The Committee on Climate Change (CCC) has urged the Government to improve the quality of UK homes to reduce greenhouse gas emissions
In a new report ‘UK housing: Fit for the future?’ the Committee on Climate Change has warned that the UK’s legally-binding climate change targets will not be met without the near-complete elimination of greenhouse gas emissions from UK buildings.
The report found that emissions reductions from the UK’s 29 million homes have stalled, while energy use in homes – which accounts for 14% of total UK emissions – increased between 2016 and 2017.
Efforts to adapt the UK’s housing stock to the impacts of the changing climate: for higher average temperatures, flooding and water scarcity, are also lagging far behind what is needed to keep us safe and comfortable, even as these climate change risks grow.
Around 4.5 million homes overheat, even in cool summers; 1.8 million people live in areas at significant risk of flooding; and average UK water consumption is higher than in many other European countries. Cost-effective measures to adapt the UK housing stock are not being rolled-out at anywhere near the required level, the report finds.
The report identifies five priorities for Government action:
Performance and compliance
The way new homes are built and existing homes retrofitted often falls short of stated design standards. This deceives householders and inflicts new costs in the future. Closing the ‘performance gap’ could save households in new homes between £70 and £260 in energy bills each year. In addition, widespread inspection and enforcement of building standards is needed, with stiffer penalties for non-compliance.
The chopping and changing of UK Government policy has led to a skills gap in housing design, construction and in the installation of new technologies. Important steps in reducing emissions are being held back as a result. The UK Government should launch a nationwide training programme and use initiatives under the Industrial Strategy’s Construction Sector Deal to plug this gap.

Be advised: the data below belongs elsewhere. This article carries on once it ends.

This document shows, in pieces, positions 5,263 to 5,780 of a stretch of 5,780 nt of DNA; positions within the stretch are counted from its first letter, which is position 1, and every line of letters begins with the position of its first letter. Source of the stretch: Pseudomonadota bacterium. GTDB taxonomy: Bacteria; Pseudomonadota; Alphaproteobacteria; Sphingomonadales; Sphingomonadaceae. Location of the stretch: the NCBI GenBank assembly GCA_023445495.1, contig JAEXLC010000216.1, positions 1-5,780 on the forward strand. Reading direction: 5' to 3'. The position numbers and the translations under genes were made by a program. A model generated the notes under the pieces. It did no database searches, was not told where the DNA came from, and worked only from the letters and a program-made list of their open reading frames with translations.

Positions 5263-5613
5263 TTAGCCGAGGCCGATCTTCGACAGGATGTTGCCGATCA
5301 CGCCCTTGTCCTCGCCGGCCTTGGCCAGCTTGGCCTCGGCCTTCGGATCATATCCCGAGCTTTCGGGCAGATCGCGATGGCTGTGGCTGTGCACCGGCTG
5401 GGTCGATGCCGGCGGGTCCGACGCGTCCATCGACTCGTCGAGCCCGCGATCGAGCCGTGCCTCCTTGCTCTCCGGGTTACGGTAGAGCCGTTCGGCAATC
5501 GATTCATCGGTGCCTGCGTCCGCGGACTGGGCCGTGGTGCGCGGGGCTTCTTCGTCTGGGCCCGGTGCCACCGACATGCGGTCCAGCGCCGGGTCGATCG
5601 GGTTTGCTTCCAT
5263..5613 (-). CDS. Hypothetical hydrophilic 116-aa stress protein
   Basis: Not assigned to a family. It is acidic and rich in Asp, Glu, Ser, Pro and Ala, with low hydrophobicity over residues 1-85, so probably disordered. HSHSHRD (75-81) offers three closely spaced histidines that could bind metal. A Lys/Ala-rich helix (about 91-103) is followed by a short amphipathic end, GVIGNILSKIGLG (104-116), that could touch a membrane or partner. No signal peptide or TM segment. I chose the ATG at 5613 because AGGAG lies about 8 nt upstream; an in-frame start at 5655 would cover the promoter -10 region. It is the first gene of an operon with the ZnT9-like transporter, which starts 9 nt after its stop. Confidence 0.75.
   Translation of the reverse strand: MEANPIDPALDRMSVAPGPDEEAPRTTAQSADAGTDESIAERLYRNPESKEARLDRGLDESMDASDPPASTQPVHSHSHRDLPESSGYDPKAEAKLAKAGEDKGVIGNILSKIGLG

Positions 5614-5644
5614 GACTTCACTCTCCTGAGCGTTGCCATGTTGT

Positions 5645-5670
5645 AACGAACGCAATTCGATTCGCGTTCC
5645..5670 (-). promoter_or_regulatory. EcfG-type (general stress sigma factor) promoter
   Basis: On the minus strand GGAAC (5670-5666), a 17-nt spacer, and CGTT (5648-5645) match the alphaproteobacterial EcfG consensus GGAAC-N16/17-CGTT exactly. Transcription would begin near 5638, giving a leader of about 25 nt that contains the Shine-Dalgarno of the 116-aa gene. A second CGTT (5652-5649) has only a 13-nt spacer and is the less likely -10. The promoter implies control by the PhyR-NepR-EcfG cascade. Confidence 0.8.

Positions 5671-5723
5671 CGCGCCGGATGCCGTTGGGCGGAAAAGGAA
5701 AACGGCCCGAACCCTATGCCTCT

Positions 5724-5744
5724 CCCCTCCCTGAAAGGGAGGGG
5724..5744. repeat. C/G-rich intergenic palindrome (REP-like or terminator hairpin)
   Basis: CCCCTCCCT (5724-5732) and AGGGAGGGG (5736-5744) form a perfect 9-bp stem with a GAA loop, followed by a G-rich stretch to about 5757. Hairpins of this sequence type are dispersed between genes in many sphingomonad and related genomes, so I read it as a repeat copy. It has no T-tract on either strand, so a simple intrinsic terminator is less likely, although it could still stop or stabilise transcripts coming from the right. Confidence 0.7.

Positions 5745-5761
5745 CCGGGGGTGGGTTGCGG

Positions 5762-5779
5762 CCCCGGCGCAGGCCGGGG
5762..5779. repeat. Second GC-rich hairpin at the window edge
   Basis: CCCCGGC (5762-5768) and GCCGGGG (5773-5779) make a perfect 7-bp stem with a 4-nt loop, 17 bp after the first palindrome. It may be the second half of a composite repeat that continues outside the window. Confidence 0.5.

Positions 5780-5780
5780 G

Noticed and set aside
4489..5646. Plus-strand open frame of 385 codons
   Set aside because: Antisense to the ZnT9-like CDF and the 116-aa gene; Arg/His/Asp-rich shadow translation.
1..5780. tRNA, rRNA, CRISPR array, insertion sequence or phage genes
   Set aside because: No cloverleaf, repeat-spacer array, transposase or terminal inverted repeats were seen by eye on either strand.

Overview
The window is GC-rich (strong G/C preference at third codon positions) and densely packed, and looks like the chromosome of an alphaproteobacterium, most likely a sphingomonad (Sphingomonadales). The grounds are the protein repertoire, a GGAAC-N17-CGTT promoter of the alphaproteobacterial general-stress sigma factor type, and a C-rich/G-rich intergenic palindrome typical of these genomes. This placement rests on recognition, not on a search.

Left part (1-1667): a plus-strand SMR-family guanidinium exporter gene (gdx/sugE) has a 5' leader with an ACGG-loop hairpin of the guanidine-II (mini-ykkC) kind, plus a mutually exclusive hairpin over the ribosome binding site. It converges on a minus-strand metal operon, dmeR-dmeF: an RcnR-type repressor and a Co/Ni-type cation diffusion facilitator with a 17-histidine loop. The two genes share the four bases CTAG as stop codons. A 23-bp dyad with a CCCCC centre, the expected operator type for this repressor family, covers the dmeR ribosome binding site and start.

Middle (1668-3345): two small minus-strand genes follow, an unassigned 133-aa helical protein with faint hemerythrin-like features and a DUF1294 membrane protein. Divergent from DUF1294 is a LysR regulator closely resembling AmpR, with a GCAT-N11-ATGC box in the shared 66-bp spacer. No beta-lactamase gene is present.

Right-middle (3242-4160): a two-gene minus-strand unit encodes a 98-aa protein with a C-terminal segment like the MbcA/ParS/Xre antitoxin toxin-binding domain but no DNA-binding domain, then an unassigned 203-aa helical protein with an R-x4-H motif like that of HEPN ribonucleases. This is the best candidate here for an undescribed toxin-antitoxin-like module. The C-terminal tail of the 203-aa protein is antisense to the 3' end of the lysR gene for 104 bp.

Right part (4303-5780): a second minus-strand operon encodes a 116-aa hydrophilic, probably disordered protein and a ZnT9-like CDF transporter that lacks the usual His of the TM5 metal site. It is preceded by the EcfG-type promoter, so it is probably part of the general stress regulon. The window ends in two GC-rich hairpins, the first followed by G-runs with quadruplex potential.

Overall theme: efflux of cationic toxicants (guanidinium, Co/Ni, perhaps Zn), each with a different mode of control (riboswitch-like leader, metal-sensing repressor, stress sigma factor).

Retrofitting existing homes
Ensuring existing homes are low-carbon and resilient to the changing climate is a major UK infrastructure priority, and must be supported as such by the Treasury. Homes should make use of low-carbon sources of heating such as heat pumps and heat networks. Upgrades and repairs to existing homes should include plans for shading and ventilation, measures to reduce indoor moisture, improved air quality and water efficiency and, in homes at risk of flooding, property-level flood protection.
Building new homes
New homes should be built to be low-carbon, energy and water efficient, and climate resilient. The costs of building to tight specifications are not prohibitive, and getting the design right from the outset is far cheaper than retrofitting later. From 2025 at the latest, no new homes should be connected to the gas grid.
Finance and funding
There are urgent funding gaps which must be addressed, including secure UK Government funding for low-carbon sources of heating beyond 2021, and better resources for local authorities – particularly ‘building control’ departments. The UK Government must implement the Green Finance Taskforce recommendations around green mortgages, such as preferential rates for owners of energy-efficient and low-carbon homes and green loans to cover the upfront costs of home sustainability improvements.
Baroness Brown, Chair of the CCC’s Adaptation Committee, said: “This report confirms what we have long-suspected: UK homes are largely unprepared for climate change. The Government now has an opportunity to act. There must be compliance with stated building designs and standards.
“We need housing with low-carbon sources of heating. And we must finally grasp the challenge of improving our poor levels of home energy efficiency. As the climate continues to change, our homes are becoming increasingly uncomfortable and unsafe. This will continue unless we take steps now to adapt them for higher temperatures, flooding and water scarcity. Our report shows that this work has barely begun.
“Major improvements in how we design, build and use our homes are needed to meet these challenges. We have highlighted the need for appropriate sources of finance and funding – and a national training programme to ensure we have the building and construction skills required in the UK. Climate change will not wait while we consider our options – the nationwide shift we need to make UK homes climate-ready must start today.”
John Alker, Director of Policy and Places at UKGBC added: “We welcome the CCC’s wide-ranging report which looks unflinchingly at the breadth and depth of the challenge we face in decarbonising UK homes. With the Government rightly intent on delivering more and more properties to address the housing crisis, these homes must be delivered to high environmental standards.
“We must start by not making the problem worse, which is why UKGBC is calling for an urgent step-change in the energy performance of our homes, and all new buildings to be net zero carbon by 2030.”